In a previouspost, we discussed degree inflation and how it often prevents employers from finding qualified applicants. In this post, we’ll delve deeper into the background and history of degree inflation.
Defining Degree Inflation
Degree inflation, at its core, is the escalating demand for formal educational qualifications for jobs that traditionally haven’t required them. Over the years, positions like teachers, production supervisors, and administrative assistants, which once welcomed candidates with high school diplomas or associate’s degrees, nowoften mandate bachelor’s degreesas a minimum requirement.
But what has driven this shift?
AVox articlehighlights the “paper ceiling” that many workers face—despite having the necessary skills and experience for a position, they’re barred from certain job opportunities because they lack a degree. This not only limits their career progression but also prevents employers from accessing a wider talent pool.
One of the driving forces behind degree inflation is the increasing emphasis on soft skills. Employers often equate a college degree with a certain set of soft skills such as critical thinking, communication, and problem-solving. However, these skills can be acquired outside of formal education settings, and many non-degree-holders possess them in abundance.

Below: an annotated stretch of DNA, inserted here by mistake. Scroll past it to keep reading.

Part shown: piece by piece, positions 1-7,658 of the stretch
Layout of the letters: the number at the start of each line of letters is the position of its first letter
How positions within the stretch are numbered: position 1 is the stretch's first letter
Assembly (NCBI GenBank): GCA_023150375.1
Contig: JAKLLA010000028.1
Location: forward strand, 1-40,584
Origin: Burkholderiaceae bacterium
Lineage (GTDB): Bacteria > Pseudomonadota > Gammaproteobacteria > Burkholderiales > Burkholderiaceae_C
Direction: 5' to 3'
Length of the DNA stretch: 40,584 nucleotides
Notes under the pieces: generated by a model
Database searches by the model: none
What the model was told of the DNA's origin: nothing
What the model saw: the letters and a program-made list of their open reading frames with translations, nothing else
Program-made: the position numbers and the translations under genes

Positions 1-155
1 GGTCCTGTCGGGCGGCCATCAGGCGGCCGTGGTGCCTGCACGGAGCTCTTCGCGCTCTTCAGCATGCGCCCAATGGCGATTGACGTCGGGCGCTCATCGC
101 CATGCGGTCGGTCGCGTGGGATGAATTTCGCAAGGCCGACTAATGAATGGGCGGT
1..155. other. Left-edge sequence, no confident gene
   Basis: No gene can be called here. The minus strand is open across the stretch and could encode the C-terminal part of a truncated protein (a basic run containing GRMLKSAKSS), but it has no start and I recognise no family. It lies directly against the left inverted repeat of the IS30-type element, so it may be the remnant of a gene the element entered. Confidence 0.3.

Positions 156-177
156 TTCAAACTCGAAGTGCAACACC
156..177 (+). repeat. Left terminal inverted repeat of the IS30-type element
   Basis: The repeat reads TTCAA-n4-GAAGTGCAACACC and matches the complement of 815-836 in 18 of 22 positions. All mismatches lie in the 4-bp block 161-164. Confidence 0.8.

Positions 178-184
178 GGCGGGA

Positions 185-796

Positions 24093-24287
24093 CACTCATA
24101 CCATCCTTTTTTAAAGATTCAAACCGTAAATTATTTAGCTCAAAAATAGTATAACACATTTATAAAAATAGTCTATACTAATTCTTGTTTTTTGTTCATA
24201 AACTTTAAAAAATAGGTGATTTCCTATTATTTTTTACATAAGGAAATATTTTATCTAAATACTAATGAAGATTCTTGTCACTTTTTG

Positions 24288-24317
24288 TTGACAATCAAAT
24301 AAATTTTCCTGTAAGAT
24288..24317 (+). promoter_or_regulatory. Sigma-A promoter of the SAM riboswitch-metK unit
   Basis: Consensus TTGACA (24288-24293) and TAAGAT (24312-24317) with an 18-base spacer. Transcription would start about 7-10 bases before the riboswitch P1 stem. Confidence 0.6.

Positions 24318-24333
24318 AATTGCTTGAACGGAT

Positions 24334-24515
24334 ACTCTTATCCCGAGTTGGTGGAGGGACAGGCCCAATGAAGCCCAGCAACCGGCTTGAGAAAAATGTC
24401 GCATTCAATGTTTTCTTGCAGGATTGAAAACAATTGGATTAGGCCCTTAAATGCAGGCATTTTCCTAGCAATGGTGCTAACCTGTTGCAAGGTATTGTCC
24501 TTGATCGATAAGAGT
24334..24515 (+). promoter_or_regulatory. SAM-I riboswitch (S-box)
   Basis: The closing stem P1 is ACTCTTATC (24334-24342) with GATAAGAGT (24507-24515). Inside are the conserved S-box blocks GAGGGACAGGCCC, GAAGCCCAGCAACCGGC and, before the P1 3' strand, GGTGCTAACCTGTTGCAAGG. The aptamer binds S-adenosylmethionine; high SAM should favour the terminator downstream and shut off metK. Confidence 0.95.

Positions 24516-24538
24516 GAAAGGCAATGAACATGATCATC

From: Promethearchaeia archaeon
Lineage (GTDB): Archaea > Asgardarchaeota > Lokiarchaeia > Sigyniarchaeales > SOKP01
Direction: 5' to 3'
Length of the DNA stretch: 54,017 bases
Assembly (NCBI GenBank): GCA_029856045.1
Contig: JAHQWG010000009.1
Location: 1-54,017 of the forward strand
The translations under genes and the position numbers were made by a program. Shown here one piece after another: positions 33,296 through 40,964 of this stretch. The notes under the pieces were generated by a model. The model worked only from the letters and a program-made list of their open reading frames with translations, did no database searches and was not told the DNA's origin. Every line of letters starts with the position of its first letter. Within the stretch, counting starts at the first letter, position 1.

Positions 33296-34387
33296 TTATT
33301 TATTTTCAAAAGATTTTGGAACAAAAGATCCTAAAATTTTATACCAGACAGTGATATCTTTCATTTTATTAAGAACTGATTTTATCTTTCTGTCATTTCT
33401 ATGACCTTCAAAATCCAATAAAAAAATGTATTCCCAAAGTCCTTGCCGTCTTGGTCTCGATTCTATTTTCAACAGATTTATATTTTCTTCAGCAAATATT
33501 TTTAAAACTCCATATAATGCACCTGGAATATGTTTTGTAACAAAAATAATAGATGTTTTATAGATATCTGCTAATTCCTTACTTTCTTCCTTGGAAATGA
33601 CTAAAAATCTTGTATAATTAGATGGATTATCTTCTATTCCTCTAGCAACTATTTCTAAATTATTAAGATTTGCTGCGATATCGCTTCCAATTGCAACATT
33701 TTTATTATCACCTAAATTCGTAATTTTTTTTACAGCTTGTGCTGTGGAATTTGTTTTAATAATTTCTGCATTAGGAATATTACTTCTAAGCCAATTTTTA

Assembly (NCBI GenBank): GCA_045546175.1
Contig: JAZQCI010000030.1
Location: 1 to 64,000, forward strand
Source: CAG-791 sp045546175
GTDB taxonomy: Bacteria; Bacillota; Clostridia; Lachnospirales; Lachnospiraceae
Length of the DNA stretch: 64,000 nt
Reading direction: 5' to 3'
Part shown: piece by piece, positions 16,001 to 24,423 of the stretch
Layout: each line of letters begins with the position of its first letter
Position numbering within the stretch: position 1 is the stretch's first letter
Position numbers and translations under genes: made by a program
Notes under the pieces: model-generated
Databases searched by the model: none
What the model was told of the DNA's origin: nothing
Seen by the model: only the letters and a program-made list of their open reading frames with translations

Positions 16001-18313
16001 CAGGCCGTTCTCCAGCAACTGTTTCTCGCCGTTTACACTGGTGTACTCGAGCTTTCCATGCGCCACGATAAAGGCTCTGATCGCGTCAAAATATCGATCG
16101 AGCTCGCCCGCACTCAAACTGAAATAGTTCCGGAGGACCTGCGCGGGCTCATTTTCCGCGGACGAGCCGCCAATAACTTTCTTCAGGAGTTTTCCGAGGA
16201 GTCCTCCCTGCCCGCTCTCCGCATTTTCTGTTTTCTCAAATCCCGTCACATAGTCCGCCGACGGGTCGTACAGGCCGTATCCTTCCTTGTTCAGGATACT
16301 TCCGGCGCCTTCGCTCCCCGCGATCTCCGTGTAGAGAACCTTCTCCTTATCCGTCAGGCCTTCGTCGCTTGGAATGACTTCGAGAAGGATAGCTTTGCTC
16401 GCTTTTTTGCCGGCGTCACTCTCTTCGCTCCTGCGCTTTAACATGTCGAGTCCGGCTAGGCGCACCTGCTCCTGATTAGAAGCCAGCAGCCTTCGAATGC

Impact and Consequences of Degree Inflation
Understanding the roots and drivers of degree inflation is critical. It’s a practice that affects workers who have the necessary skills but lack the formal degree. Employers also miss out on a broader talent pool because of overly stringent requirements. And, of course, the economy at large is also impacted.
Degree inflation can lead to underemployment, whereby individuals work in roles below their skill level, and can also contribute to student debt issues, as individuals feel pressured to pursue degrees for better job prospects.
In our next installment, we’ll explore proactive measures being taken by major employers and governments to counteract degree inflation. Recognizing the value of skills over mere qualifications, these entities are leading the charge in redefining hiring practices, ensuring a more inclusive and efficient labor market.
Lin Grensing-Pophal is a Contributing Editor at HR Daily Advisor.